The Ability to Say No (Especially to Yourself)

More often than not, I need to remind myself that stuff is just stuff—impermanent, dime-a-dozen, usually plastic Stuff.

It takes effort to say “no” to the stuff that threatens to overtake your life. It takes effort to recognize it for what it is and remove it. But it’s worth the effort when you realize that the alternative is living with it, letting it cloud your life so much that you find yourself spending listless days moving it around, wondering where to start.

Well, it starts with a single word: “no.”

Is this what I want my life to look like? No.

Is this lifestyle of buying and consuming what I want to teach my children? No.

Is this something I need, or even want? No, it usually isn’t.

And gradually, the “no” becomes a symbol of delayed gratification.

Do I want to buy this now, and have no money later? No.

Is this item more important than the larger item I’m saving up for? Again, usually not.

Do I want to teach my children (and myself!) that instant gratification is more important? No.

We’re going to Seattle this week. It’s a trip we should have made a long time ago, but things always seemed to get in the way. Now, we are finally doing it, and I’m not going to let myself be the reason we can’t go. Travis’s favorite tagline has become, “Sure, honey, you can buy whatever you want, it just has to come out of your Seattle money.” That always makes me hesitate.

It’s been difficult. I’ve said it before, I started simplifying because buying and consuming come naturally to me; self-denial and delayed gratification do not. Then I think how disappointed I would be, how much I would regret my thoughtless purchases, if it meant we couldn’t go on our trip.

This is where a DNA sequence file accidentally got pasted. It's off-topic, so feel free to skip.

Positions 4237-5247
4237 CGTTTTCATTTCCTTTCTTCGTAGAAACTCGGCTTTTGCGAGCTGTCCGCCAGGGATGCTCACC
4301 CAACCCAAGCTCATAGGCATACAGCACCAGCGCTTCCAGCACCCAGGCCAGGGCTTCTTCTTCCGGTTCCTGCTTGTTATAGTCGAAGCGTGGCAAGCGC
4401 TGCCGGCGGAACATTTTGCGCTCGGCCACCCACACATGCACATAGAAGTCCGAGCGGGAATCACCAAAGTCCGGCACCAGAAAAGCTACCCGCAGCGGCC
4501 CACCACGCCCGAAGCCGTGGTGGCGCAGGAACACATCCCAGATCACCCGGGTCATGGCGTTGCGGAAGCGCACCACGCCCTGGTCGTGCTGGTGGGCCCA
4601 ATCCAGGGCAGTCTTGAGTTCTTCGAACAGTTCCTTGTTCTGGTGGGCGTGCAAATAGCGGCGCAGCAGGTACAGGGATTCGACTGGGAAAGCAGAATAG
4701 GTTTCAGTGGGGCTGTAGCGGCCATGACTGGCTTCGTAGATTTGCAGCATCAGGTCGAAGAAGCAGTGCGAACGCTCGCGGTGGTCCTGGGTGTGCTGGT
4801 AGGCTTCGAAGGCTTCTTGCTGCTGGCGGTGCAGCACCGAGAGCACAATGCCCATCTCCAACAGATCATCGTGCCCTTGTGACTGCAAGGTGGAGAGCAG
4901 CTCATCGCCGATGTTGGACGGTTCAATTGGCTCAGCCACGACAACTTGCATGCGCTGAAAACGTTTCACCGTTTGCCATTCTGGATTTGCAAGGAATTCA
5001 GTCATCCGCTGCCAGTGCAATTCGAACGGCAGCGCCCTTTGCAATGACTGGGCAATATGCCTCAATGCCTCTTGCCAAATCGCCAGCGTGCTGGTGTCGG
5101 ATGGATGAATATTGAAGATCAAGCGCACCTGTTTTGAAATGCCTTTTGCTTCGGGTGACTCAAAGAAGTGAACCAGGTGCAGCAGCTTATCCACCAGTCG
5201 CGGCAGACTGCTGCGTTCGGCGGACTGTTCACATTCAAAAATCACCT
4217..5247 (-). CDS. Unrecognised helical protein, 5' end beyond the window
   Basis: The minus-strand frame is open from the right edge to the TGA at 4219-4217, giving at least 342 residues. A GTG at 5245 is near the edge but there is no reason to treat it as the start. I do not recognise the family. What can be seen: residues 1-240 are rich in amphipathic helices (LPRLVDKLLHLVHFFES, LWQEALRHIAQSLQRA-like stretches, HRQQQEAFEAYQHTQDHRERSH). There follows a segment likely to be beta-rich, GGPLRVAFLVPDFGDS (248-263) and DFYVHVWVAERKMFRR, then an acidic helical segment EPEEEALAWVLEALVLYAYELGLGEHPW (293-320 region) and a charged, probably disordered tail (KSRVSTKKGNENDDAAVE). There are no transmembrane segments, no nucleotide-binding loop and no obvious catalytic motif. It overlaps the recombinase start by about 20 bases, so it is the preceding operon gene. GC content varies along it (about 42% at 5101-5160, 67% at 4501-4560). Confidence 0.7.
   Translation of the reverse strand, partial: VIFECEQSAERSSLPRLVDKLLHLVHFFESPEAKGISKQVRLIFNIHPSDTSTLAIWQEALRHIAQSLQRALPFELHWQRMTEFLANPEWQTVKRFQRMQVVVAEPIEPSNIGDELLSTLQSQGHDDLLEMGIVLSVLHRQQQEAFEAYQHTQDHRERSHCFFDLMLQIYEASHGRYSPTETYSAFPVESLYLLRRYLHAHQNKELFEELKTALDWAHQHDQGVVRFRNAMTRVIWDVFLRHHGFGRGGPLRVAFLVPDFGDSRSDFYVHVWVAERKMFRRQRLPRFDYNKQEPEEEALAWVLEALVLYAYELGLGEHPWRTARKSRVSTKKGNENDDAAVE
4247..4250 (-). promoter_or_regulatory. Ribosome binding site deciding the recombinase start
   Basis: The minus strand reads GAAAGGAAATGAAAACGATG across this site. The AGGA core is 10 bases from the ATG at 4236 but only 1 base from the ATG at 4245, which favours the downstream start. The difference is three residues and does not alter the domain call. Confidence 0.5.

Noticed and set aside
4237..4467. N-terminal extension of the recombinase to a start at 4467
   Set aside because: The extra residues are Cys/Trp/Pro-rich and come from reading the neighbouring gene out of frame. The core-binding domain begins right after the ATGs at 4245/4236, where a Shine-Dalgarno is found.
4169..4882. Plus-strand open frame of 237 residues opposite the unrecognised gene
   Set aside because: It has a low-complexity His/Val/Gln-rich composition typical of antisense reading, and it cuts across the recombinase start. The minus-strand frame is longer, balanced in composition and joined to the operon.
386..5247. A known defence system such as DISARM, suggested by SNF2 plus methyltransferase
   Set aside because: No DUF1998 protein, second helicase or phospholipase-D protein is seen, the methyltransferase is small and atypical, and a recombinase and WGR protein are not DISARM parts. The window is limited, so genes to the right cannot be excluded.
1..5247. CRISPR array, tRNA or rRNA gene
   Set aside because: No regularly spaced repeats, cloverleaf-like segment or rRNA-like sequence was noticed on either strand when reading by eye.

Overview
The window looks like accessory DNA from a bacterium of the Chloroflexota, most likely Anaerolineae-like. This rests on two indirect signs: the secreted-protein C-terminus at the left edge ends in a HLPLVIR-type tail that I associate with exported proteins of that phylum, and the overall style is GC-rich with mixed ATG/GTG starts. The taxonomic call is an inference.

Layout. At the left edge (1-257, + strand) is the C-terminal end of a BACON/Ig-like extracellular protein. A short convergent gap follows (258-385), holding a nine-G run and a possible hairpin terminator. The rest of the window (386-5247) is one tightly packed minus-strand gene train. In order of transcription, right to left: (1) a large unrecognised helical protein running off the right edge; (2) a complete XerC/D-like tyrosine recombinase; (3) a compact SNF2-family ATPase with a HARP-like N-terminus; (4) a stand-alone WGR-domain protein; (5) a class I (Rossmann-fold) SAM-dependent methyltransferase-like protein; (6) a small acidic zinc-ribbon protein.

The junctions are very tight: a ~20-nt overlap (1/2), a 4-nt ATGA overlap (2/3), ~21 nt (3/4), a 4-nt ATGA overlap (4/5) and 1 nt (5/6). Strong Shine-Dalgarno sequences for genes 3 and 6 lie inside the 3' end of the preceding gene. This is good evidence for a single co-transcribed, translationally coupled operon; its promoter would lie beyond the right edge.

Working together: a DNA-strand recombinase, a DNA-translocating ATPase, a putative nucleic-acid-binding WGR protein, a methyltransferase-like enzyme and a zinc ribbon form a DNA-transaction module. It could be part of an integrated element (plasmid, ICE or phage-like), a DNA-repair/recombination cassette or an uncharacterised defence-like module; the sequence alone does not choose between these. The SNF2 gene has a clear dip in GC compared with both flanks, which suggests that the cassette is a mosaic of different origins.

I’m convinced that saying “no” to ourselves is one of the hardest but best things we will learn in this life. It allows room for all the truly important things, and weeds out the unimportant ones.

P.S. July is No Spend Month at my favorite simplicity blog, Small Notebook. No Spend Month is a method used to limit spending on unnecessary items. Rachel and her family have been doing this for 4 years and she has some great tips and experiences to share. If you want to check it out, please do. Even if you can’t do it for the whole time, or need to pick a different month, it’s a great experiment in delayed gratification!

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2 thoughts on “The Ability to Say No (Especially to Yourself)

  1. I also like the idea of learning how to say no and accept NO from others. Sometimes life gets busy and we have to say no (even if we would like to do it) just to make sure our burden doesn’t become unbearable. And then in turn, when you ask someone for help or to go out and do something, or to please, please, PLEASE let me buy your gold Zelda Wii remote because I will just DIIIIIE without it… and their answer is NO… Accept it (with no explanation needed).
    Love you Sissy :)

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